I have been trying to find at least one picture of Sara C. Heebner Halladay when she was young – young adult/teenager/child. Do you have any Heebner family pictures of your great grandfather, Daniel,/grandfather, Albert, that included her in the picture?

    I did find her class picture at West Chester Normal School/West Chester Teacher’s College in the 1919 yearbook – The Serpentine, but it is a very old picture with many people which are unidentifiable.

    Best wishes to you, your mother, and your family

    • I’ll ask my mom about a picture, but I know she has told me in the past that the only picture she knows of her Grandfather is the one holding the baby. She loved Sara Halladay and my parents visited them on a trip out west. I have pictures of her and her family that I can locate but not one of Daniel with her. Sorry…
      Best wishes to you as well. Bev

      • Hi! Bev Thanks for your response
        Sorry, I wasn’t sure about the name.

        I would be glad to see absolutely any pictures of Sara Halladay. Maybe, you could post what you find on your blog – just a suggestion.

        When I found Sara Halladay’s record on findagrave.com her name was misspelled and the only information listed was the cemetery information. I just couldn’t leave it. So, I tried to remember what she told me about her family. I found your grandfather Albert’s obituary which helped a lot. Also, the fact that many of your relatives are buried at the Plains Mennonite Church cemetery helped a lot, too.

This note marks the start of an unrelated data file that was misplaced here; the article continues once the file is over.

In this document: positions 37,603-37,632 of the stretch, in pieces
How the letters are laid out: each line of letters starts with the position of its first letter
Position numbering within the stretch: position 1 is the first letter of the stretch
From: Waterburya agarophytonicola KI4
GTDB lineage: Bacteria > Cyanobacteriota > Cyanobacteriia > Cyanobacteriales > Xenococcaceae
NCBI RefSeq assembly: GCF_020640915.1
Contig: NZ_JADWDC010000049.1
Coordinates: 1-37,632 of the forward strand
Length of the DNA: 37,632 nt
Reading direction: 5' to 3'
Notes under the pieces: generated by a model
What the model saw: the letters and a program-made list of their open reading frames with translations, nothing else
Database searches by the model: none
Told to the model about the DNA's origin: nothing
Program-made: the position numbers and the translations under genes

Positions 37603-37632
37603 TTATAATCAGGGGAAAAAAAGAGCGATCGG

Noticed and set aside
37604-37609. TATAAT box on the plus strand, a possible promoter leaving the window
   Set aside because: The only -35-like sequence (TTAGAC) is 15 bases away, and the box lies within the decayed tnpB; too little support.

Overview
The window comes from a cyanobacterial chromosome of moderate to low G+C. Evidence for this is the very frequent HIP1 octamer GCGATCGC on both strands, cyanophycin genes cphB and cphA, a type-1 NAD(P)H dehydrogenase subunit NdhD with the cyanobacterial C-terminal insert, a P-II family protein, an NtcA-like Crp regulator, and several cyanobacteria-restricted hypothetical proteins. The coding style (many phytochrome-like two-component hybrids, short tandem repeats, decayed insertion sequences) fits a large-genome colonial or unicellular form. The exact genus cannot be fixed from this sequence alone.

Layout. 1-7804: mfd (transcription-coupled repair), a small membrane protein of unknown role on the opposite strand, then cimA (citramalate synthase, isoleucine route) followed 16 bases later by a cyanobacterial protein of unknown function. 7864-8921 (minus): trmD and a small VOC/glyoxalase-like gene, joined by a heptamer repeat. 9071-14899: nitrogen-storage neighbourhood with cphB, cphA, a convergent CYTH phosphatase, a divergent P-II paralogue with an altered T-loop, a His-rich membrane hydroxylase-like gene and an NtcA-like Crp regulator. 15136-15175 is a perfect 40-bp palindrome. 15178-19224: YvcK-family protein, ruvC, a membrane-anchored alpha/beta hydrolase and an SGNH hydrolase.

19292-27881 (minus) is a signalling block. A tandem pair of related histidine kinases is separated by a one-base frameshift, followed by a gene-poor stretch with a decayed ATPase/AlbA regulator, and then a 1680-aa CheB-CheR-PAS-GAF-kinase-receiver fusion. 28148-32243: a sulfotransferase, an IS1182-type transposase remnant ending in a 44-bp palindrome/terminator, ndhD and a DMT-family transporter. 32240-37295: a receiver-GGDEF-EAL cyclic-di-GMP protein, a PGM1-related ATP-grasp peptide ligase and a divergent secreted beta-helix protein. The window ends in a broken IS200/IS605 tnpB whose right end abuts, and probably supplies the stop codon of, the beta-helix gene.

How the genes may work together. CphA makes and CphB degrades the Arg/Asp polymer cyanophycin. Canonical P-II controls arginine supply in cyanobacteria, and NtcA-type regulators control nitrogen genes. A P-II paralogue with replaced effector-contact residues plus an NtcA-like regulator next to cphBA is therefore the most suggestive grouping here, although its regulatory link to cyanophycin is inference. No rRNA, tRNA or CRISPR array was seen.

I have a few questions that you may know. If not, could you ask your mother?

        I assume that your mother and Sara Halladay were named after Daniel Heebner’s first wife, Sallie/Sara Landis/Landes Heebner (your mothers’ grandmother). I also assume that Ruth Mary Halladay was named after little Mary Heebner who drowned. Am I correct?

        Also, did your mother attend the wedding of Sara C. Heebner and Paul Halladay on 8/22/1926? Where did they get married? Are there any pictures?

        I am so very glad to be in contact with Sara Halladay’s family. She certainly was a gem. She made such a major impact on my life. I knew her when I was in high school and college. She passed away during my senior year at Manchester College.

        I certainly enjoy your blog – all the pictures of your mother, family, and the stories.

        Take care and best wishes, Judy

      • Okay, I copied out your questions and I’ll try and get back to you with the answers. Of the top of my head, mom never mentioned being named after Sara or a connection with Mary, but it is possible. Her dad never wanted to talk about the accident, so my mom knows very little. The information we know is from the newspaper and other people that remembered it. I’ll try to get back to you in a week or so.

      • Hi Judy,
        I saw my mom this past weekend and forgot to ask her about the Sara’s wedding but she did not think she or Sara Haliday were named after her deceased grandmother. She said she never heard that. We’re looking for pictures of Sara Halliday in my dad’s slide collection which might take some time. That’s all for now. Bev

      • Bev,
        Thank you so much for talking to your mother about my questions. THANK YOU to you both.
        I wish I could talk with you and your mother in person but I am in Indiana.
        I hope that you find some pictures, but I truly hope that this is not an imposition of any kind. I wish I was there to help with the ‘looking through the slides project’.
        Take care,